Motorola Citrus (Verizon Wireless)
The Motorola Citrus for Verizon Wireless is part of a quintet of U.S. Android smartphones that Motorola released at CTIA Fall 2010. Positioned as an entry-level device with an eco-friendly bent, the Citrus lacks the physical keyboards of the Flipout and Flipside, the enterprise security features of the Droid Pro, and the higher-end offerings of the Bravo. It comes together well, however, especially with a price tag of $49.99 price tag if you buy it online and sign a new two-year service contract. True, we didn't love everything, but the practical feature set and satisfying call quality (data performance was another story) balance out any deficiencies.
The Citrus' minimalist candy bar design won't stand out from the smartphone crowd. Honestly, that's fine in our book; not every phone needs to be a looker. Plus, when you consider the recent avalanche of Android phones, it's getting more difficult to offer unique styling. With a name like "Citrus," we'd expect a more colorful skin beyond the standard smartphone gray, but that's not the case here.
At 4.09 inches long by 2.32 inches wide by 0.59 inch deep, the Citrus is small as smartphones go. Indeed, portability isn't a concern; the handset fits easily into a pocket or bag. Weighing just 3.88 ounces, it has a slightly wispy feel in the hand, a fact that isn't helped by the plastic shell. It doesn't feel too fragile, but we'd exercise care when handling the device.
On the right spine you'll find a volume rocker and a camera shutter. The former is flatter than we'd like, but you can find it when you're on a call. The Micro-USB charger port sits on the left spine and a dedicated power control and 3.5-millimeter headset jack are up on top. Unfortunately, the microSD card slot rests inconveniently behind the battery cover, but at least it's not behind the battery as well.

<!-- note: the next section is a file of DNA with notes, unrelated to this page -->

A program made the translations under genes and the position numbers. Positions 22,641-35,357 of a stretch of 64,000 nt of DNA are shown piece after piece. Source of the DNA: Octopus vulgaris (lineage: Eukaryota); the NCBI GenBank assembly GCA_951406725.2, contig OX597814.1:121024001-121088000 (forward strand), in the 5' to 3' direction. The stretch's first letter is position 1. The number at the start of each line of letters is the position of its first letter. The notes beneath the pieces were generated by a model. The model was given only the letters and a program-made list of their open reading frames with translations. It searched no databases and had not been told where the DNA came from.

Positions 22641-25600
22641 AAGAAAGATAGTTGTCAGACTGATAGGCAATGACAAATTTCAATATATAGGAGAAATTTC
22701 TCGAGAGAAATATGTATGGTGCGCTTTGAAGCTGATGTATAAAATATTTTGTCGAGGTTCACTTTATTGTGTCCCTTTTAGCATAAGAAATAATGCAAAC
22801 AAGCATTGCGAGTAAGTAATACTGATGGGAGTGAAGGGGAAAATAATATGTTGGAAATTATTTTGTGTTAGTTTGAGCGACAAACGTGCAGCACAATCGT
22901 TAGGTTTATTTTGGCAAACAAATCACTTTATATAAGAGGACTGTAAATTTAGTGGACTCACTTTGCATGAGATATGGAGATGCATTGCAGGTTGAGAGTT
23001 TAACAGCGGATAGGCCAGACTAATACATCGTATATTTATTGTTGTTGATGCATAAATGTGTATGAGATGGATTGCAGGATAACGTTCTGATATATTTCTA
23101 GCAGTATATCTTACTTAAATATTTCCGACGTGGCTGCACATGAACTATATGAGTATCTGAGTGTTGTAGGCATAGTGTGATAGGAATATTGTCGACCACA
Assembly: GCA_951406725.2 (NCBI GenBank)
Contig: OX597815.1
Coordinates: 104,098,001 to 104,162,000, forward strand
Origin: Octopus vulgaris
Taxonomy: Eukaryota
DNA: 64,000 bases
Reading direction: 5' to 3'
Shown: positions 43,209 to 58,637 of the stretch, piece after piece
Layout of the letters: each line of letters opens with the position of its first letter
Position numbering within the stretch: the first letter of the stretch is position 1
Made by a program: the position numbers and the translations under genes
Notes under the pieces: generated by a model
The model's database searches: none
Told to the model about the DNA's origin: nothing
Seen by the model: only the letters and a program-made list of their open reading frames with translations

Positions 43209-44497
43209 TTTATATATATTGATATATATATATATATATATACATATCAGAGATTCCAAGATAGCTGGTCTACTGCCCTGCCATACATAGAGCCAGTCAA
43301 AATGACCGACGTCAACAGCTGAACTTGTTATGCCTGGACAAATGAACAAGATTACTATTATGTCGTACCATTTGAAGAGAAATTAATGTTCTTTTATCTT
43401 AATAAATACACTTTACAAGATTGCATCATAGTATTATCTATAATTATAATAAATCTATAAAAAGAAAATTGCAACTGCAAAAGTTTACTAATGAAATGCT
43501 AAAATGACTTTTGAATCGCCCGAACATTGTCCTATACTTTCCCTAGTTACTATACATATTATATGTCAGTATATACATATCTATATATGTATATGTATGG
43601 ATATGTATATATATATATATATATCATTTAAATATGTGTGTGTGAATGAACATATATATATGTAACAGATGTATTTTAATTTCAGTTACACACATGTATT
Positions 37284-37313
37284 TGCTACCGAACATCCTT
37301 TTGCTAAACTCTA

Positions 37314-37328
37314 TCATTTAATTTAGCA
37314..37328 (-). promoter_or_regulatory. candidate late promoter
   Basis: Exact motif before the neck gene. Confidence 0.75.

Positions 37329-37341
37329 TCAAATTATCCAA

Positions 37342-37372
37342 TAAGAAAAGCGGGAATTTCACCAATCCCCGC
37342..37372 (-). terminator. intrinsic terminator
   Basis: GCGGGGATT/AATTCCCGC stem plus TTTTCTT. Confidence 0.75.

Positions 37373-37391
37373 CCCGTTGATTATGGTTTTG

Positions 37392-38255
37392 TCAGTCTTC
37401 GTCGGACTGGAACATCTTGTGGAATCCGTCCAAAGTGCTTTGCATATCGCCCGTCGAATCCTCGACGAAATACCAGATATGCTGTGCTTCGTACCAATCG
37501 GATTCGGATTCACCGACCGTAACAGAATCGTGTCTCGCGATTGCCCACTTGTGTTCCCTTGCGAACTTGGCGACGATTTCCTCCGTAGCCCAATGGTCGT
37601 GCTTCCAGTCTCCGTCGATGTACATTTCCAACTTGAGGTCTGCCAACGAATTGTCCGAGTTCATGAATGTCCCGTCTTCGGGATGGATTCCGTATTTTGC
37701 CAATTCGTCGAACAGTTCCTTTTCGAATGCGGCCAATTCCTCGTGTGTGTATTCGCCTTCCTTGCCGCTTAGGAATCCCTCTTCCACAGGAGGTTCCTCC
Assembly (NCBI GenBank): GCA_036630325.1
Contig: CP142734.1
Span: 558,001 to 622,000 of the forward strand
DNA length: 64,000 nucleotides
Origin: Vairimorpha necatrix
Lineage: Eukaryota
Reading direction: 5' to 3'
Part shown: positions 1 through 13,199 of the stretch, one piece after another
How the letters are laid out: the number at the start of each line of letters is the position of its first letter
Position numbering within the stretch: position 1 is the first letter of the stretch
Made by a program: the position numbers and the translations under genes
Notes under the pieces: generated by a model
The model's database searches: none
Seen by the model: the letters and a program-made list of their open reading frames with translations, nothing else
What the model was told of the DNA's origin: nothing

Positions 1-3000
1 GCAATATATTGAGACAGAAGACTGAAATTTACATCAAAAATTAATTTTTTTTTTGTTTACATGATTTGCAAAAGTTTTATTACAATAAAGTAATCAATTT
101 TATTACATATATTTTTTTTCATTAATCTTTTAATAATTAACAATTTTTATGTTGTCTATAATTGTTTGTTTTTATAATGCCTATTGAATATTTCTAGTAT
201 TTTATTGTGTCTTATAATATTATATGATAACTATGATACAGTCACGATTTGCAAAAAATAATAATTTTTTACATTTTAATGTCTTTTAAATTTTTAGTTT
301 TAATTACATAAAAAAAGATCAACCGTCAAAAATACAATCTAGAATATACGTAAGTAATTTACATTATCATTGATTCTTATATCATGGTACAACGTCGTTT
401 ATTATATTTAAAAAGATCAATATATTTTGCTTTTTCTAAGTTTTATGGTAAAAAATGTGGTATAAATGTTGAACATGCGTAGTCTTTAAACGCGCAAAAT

On the Citrus' rear side you'll find the camera lens and Moto's Backtrack navigation pad. The latter works just as it did on the Motorola Backflip. By sliding your finger across it, you can swipe through home screens and move around the main menu. Also, when you're ready to select items, you can do so with a double tap. Though its placement is better than on the oddly designed Backflip, we usually opted for the touch screen. By all means, it's a nice option to have--and it works as advertised--but we find it a bit redundant. Use it if you like or turn it off in the Settings menu.
As mentioned, the Citrus' display isn't the shiniest around. That's understandable considering the phone's wallet-friendly price, but discriminating smartphone users likely will be disappointed. It measures just 3 inches diagonally, which is about half an inch smaller than we prefer for an Android device. The menus and virtual dialpad were fine, but the standard Android virtual keyboard was pretty cramped, even when using Swype. We suggest giving it a try before buying. On the upside, the Citrus has seven home screens that you can customize with widgets, shortcuts, and app folders.
Below the display are four navigation touch controls: Menu, Home, Back, and Search. Like the display, the controls are responsive and need only a light touch. Below them are two physical controls: a Talk button and an End/power key. They have a comfortable rubbery feel.
The Citrus is Moto's first Android phone to go for the green market. It's made out of 25 percent post-consumer plastic, it's free of harmful materials, it's certified carbon-free, and its box is made with recycled material. Sure, Samsung's Evergreen surpasses the Citrus with 70 percent recycled plastic, but something is better than nothing.
The Citrus' phone book is typical for an Android device. It's limited only by the available memory and each contact can be associated with multiple phone numbers and e-mail addresses, a photo, a street address, an instant-message handle, a company name, a birthday and anniversary, a nickname, a URL, and notes. You can choose to send specific calls directly to voice mail and you can back up all contacts with the integrated Backup Assistant.
The Citrus offers caller groups, a contacts search feature, and 56 polyphonic ringtones for caller ID. That's quite a healthy assortment for a midrange phone, even if Moto's dreadfully named "Romancing the Tone" does make an appearance. If the provided assortment isn't enough, you can access Verizon's V Cast Tones and purchase clips of your favorite songs.